Happy almost-weekend to you, California! One more day until #Houseoforigin deadline and the California Democratic Party convention starts.
Both the Senate and Assembly are in at 9 a.m.
It’s been a year since the California Supreme Court issued its “Dynamex decision” that established an “ABC” test to classify workers as employees or independent contractors.
The Assembly moved to codify the classification rules in a 55-11 vote to approve AB 5 Wednesday, which its author Assemblywoman Lorena Gonzalez, D-San Diego, said will help protect California workers from corporate interests.
But it’s a work in progress, Gonzalez reiterated as she urged support from her legislative colleagues for her union-backed proposal.
Her bill helps “ensure that working Californians can retain all the rights and job protections afforded to employees under the California Labor Code.” AB 5 also exempts certain industry workers from the Dynamex ruling, namely those in insurance and real estate, physicians, salespeople, hair stylists and contract workers for professional services.
“Big businesses shouldn’t be able to pass their costs onto taxpayers while depriving workers of the labor law protections they are rightfully entitled to,” Gonzalez released in a statement. “This legislation is an important work-in-progress to provide certainty to California’s businesses, provide protections for California’s workers and guard the taxpayers from subsidizing unscrupulous corporations.”
Skeptics and opponents of AB 5 raised concern over the limited exemptions and whether the legislation would take way independent workers’ freedoms. Many asked Gonzalez to extend the exemptions beyond the limited list of professionals she included in her bill.
“Lyft drivers overwhelmingly prefer the freedom of working where, when, and how much they want,” the ride-sharing company released in a statement following the vote. “Many are moms, students, seniors or veterans and 75 percent of them drive less than 10 hours a week. Lyft strongly opposes AB5 which would force ridesharing drivers into shift work, eliminating the control drivers currently have over their own schedules.”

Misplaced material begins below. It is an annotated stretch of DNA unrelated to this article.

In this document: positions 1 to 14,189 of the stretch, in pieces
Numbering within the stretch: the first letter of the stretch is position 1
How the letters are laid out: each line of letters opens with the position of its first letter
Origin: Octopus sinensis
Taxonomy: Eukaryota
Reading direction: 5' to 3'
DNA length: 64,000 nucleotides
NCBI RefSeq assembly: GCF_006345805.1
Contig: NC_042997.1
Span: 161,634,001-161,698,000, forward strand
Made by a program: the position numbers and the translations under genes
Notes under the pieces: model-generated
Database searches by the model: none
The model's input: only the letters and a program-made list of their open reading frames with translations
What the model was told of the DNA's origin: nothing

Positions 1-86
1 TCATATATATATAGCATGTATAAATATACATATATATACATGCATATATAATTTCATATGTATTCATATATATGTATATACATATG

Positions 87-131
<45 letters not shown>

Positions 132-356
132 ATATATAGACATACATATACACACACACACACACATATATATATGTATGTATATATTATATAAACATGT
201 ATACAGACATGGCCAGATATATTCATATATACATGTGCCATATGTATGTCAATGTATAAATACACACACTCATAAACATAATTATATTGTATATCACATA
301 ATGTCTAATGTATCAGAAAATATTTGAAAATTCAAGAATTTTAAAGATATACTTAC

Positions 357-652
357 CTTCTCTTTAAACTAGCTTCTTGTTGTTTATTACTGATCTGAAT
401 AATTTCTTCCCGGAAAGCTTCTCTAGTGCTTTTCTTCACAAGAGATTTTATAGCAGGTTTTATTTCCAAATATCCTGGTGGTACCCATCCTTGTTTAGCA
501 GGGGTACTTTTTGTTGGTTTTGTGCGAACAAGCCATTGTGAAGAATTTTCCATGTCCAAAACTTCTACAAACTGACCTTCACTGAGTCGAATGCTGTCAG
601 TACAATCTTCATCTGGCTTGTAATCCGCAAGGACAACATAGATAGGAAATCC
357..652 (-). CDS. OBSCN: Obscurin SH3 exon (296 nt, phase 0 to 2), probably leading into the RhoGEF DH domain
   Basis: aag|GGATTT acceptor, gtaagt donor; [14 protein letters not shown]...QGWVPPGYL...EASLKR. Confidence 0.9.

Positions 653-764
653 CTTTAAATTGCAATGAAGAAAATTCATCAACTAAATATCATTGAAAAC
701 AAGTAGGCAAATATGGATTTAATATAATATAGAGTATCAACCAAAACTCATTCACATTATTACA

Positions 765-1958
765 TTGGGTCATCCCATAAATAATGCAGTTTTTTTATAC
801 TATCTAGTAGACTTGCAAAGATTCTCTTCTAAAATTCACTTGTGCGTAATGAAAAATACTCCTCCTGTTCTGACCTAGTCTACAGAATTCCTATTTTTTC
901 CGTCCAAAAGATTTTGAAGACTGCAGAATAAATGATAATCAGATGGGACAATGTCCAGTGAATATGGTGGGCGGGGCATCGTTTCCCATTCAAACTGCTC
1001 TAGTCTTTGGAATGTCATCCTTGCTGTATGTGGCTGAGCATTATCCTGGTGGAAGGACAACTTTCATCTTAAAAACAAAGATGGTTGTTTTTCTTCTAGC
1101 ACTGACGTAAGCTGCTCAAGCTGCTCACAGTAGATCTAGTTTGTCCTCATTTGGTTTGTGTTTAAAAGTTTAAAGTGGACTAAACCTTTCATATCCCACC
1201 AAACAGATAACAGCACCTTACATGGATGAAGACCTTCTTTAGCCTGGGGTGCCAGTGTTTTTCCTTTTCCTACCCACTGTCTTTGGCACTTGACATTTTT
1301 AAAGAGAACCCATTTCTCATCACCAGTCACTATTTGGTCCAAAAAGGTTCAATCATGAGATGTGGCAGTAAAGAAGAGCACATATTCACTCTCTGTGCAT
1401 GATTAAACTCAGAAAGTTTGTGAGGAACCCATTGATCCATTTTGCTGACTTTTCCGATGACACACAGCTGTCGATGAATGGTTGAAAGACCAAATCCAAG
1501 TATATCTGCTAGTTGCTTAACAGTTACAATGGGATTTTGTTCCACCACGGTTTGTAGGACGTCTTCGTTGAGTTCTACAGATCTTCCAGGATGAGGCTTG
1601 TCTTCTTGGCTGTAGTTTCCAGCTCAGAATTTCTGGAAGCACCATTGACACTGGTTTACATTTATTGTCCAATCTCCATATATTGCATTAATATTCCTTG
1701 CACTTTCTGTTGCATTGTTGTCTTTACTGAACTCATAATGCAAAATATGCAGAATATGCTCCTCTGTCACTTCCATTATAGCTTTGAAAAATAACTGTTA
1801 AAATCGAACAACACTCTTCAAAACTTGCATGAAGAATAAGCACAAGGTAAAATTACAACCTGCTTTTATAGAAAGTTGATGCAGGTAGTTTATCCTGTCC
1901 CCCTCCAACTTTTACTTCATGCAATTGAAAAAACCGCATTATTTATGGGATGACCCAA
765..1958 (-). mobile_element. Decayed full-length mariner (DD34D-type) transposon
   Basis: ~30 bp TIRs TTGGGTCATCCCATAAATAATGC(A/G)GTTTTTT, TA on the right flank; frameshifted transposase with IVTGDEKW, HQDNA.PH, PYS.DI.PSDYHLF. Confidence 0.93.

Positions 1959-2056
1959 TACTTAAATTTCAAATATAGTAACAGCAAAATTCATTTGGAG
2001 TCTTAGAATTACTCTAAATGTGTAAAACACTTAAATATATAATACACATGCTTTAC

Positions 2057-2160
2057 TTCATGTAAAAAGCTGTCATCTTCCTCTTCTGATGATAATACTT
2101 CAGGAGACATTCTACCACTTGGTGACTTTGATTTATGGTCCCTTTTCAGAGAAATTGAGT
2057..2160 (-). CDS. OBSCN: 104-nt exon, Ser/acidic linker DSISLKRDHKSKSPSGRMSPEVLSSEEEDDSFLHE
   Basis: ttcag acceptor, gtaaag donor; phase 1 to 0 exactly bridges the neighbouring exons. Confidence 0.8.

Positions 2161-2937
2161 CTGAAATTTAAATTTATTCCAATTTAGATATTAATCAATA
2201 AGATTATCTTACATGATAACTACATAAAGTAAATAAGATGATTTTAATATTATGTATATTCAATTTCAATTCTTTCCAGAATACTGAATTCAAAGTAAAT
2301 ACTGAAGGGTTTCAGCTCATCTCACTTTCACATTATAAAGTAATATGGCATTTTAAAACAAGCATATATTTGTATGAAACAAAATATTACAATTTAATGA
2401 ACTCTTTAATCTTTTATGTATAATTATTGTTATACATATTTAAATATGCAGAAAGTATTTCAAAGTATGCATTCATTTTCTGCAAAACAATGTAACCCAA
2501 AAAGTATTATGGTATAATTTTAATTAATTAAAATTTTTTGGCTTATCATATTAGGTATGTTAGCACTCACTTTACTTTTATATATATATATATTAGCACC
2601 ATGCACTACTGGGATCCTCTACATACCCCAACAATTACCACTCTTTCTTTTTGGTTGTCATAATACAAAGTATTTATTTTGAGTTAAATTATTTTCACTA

Gov. Gavin Newsom’s budget included $260 million of wiggle room to expand Medi-Cal to undocumented young adults up to age 26. Two bills — one in the Senate and the other in the Assembly — would help deliver a signing opportunity for California’s new leader.
AB 4 would allow coverage for all eligible adults, while SB 29 now applies only to young adults (19-25) and seniors (65+).
California spends $360 million a year to cover undocumented minors. But SB 29 and AB 4, authored by state Sen. Maria Elena Durazo, D-Los Angeles, and Assemblyman Joaquin Arambula, D-Fresno, would hike the price tag by an estimated $2.3 billion.
It’s unclear where the governor and the legislators are in negotiations, even as the bills move closer to his desk. The Assembly passed AB 4 on Tuesday and the Senate approved SB 29 on Wednesday.
“(The) Senate vote of SB 29 reinforces the principle made clear in the Assembly floor — health care is a human right,” said Cynthia Buiza, executive director of the California Immigrant Policy Center and co-chair of the #Health4All campaign. “We now turn to our legislators and governor to pass a budget that reflects inclusion and compassion in our health care system for all Californians who call this state home.”
Sophia Bollag contributed reporting.
CAREGIVER UNION RALLY
SEIU Local 2015 members are gathering at 10 this morning on the South Steps of the Capitol to bring attention to California’s aging population and the needs of the state’s elderly folk.
Union members said California needs to make long-term care a “priority,” and quickly. The senior population, they say, is supposed to grow to nine million by 2030.
“When we say ‘California for All,’ we must include the needs of seniors and people with disabilities,” the union said in a statement. “The clock is ticking as our population is growing older.”
TWEET OF THE DAY
Assembly lawmakers spoke one after the other in support of Assembly Bill 392 on Wednesday, eventually passing the use-of-force bill that restricts when officers can use deadly force.
But not everyone was an enthusiastic backer...
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